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Old 11-19-2012, 08:18 PM   #1
JohnnyVee
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Default Really Missed My Temps

I'm looking for a little advice from you guys. Yesterday I brewed a porter on my new brewing set up. It's a 3 keg all grain system but it was my first time using it so I don't have anything dialed in yet. I was so caught up in doing other things during the brew day that I didn't keep an eye on my mash temps. About 30 minutes in I checked and it was about 120 degrees. Ouch. I was right at 150 when I walked away and within 30 minutes I lost 30 degrees. I tried heating it up then I thought I was burning the grain, then it shot up to 180 degrees, so I got some ice.......and on and on the brew day went.

Anyway, my efficiency was only about 50 something percent and my OG came in around 1.042. Beersmith was looking for something in the 1.056 range (I can't remember the exact numbers right now). I was so frustrated that I just threw it in the carboy, added my yeast, and away we go. At about 3 AM I woke up kicking myself because I have a bag of light DME just sitting in my kitchen that I didn't even think about adding to get my OG up.

OK, so here is my question. What would you do if this was your beer? It's been fermenting for about 20 hours now and was pretty active this morning when I left for work. Would adding DME tonight be something to consider? Should I just let it be and see what I end up with? Any thoughts or suggestions would be greatly appreciated. Thanks all!

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Old 11-19-2012, 08:36 PM   #2
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First off, your beer is going to be fine. It will be a lower alcohol porter, but should still taste fine.

Second, here's what your mistakes actually did:

1) Maintaining mash temps is very important. Different temps activate different enzymes in the beer that extract starches differently from the grain. Anything under 150F or so, and the enzymes that are active break down the starches into mostly simple, short chain sugars that the yeast can easily consume. That means less malt character/lighter body, and a dryer beer. Anything above 150 or so, and the enzymes that are active break down the starches into both simple, short chain sugars that the yeast can consume and a % of complex, long chain sugars that the yeast can not. That leaves your beer with more malt character/heavier body from the residual malt sugars.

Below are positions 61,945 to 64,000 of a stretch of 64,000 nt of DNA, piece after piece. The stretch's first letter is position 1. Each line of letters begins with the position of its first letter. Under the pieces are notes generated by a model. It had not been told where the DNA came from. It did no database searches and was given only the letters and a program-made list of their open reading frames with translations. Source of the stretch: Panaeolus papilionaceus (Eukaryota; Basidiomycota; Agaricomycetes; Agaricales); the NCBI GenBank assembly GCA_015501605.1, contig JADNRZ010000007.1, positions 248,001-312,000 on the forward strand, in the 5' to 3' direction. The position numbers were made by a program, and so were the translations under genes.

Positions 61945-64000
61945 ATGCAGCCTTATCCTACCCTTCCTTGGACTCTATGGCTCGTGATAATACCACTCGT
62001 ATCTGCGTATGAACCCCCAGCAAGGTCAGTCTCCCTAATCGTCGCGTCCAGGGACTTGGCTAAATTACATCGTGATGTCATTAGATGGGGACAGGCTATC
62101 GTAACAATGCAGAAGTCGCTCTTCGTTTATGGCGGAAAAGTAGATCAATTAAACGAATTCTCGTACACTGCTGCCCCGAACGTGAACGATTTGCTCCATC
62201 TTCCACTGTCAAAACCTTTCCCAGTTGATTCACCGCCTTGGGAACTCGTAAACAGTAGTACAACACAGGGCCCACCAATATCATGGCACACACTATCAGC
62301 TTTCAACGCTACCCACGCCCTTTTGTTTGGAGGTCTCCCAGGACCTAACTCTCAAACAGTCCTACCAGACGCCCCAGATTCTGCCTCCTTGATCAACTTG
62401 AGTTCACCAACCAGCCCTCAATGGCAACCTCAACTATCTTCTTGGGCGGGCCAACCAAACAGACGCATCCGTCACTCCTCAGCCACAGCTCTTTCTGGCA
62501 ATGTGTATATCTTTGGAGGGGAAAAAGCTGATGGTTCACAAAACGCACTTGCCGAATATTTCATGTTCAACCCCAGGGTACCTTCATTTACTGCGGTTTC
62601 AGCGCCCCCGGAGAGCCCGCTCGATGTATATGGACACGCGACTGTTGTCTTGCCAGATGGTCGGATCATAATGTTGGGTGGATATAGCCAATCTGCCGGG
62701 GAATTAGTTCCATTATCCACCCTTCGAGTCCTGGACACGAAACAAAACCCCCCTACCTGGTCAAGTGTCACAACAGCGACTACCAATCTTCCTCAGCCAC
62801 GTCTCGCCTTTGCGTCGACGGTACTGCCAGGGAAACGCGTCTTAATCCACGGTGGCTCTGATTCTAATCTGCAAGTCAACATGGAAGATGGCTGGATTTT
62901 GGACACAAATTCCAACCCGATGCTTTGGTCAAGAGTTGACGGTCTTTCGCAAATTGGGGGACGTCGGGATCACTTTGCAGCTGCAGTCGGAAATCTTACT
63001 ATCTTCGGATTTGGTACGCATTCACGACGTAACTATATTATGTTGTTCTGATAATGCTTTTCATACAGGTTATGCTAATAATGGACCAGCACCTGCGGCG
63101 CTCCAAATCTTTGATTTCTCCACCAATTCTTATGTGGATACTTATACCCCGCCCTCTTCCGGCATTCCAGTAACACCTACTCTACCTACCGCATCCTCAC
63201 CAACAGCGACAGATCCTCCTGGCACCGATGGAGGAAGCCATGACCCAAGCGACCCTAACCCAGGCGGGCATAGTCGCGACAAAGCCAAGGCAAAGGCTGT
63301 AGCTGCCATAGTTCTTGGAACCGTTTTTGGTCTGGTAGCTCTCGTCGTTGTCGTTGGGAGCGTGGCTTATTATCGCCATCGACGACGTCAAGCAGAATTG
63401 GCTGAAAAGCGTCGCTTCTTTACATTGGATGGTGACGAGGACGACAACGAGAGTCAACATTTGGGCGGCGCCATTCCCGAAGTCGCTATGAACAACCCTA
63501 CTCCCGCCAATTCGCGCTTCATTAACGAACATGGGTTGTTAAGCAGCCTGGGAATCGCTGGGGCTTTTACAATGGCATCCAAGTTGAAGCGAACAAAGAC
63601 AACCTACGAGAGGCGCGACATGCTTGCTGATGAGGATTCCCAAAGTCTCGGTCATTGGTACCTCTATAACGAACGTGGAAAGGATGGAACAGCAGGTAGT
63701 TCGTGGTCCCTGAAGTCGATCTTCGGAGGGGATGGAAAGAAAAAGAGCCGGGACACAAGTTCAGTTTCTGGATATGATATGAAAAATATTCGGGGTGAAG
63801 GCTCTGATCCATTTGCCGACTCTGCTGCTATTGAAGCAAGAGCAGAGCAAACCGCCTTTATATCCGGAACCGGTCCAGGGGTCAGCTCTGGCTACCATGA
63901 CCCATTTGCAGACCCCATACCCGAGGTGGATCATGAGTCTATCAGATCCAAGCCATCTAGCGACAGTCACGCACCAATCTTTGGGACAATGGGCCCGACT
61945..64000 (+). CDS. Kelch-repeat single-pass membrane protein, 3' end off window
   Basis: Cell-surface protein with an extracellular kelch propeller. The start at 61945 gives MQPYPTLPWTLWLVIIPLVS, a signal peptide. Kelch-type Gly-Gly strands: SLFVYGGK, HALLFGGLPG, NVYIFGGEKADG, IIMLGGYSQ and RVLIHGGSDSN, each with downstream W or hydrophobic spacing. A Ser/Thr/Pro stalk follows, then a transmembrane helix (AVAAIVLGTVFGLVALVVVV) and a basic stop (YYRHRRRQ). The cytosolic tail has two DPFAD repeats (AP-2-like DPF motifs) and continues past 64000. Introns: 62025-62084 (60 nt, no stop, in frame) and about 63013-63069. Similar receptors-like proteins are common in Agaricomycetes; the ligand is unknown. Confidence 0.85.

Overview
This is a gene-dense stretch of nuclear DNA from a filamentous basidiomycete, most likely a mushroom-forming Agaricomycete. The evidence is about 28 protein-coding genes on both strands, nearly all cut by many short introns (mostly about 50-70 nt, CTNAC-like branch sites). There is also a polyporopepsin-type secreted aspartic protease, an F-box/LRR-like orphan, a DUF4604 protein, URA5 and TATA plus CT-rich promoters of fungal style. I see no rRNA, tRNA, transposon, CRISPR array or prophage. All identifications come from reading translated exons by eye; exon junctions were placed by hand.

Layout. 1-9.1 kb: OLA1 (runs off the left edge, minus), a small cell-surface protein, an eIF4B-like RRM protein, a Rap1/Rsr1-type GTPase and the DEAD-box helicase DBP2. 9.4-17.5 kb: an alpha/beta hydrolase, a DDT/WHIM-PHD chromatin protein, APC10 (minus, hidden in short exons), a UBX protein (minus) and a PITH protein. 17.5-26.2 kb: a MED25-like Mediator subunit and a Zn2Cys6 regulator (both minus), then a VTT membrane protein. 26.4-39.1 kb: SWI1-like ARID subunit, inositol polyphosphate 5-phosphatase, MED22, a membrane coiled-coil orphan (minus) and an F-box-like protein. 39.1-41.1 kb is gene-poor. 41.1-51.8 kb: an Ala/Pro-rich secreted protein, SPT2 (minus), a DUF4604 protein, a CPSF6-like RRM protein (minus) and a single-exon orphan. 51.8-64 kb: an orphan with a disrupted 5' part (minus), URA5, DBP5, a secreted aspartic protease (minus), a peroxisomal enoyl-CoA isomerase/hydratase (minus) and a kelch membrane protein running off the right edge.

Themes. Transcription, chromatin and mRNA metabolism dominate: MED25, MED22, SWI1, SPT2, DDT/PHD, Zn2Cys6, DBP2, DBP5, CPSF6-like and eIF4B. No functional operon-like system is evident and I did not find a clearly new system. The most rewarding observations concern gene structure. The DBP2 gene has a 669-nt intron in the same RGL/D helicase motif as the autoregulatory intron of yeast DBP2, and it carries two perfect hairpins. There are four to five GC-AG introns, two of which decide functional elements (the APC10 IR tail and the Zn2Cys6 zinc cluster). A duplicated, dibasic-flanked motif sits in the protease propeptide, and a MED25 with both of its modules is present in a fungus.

In your case, you started at 150F but pretty rapidly lost heat down to 120F. You would have had the enzymes active that will lead to a lighter body and more attenuation due to mostly simple sugars, however, because you lost so much heat, obviously your efficiency suffered.

Now, where you are. You can definitely add DME, but you want to limit it so it doesn't change the character of your porter. Take about a pound (assuming this is a 5 gallon batch), boil it on the stove long enough to dissolve it, then cool it to very close to your fermentation temp and add it.

Good luck!

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Old 11-19-2012, 09:12 PM   #3
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Topher is pretty spot on, the only thing I would add moving forward is it will be difficult to figure out exactly where your FG will wind up since it is difficult tell what type of conversion of what sugars you got. You may wind up maltier with a higher FG or drier with a lower FG, kind of a crapshoot

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Old 11-19-2012, 09:49 PM   #4
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I agree with both of the above posts. Adding DME now might get you closer to what you were aiming for, but will make gravity measurements less than exact.

When I did this same sort of thing awhile ago, I believe I read that 1 lb of DME is approx 8 gravity points. So by adding 1 lb DME you could estimate 1.042 + .008 = 1.050 OG to closer determine the resulting abv.
**You should definitely double check my numbers in case I am remembering wrong.

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Old 11-20-2012, 03:32 PM   #5
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Thanks for all your responses. Topher, that was probably the simplest/best way I've had that explained to me so thank you for taking the time to share. I've decided to leave the brew as is and see what comes of it. It will be beer regardless and with the lower ABV maybe, just maybe, I'll have a few less drunkards around during the holidays

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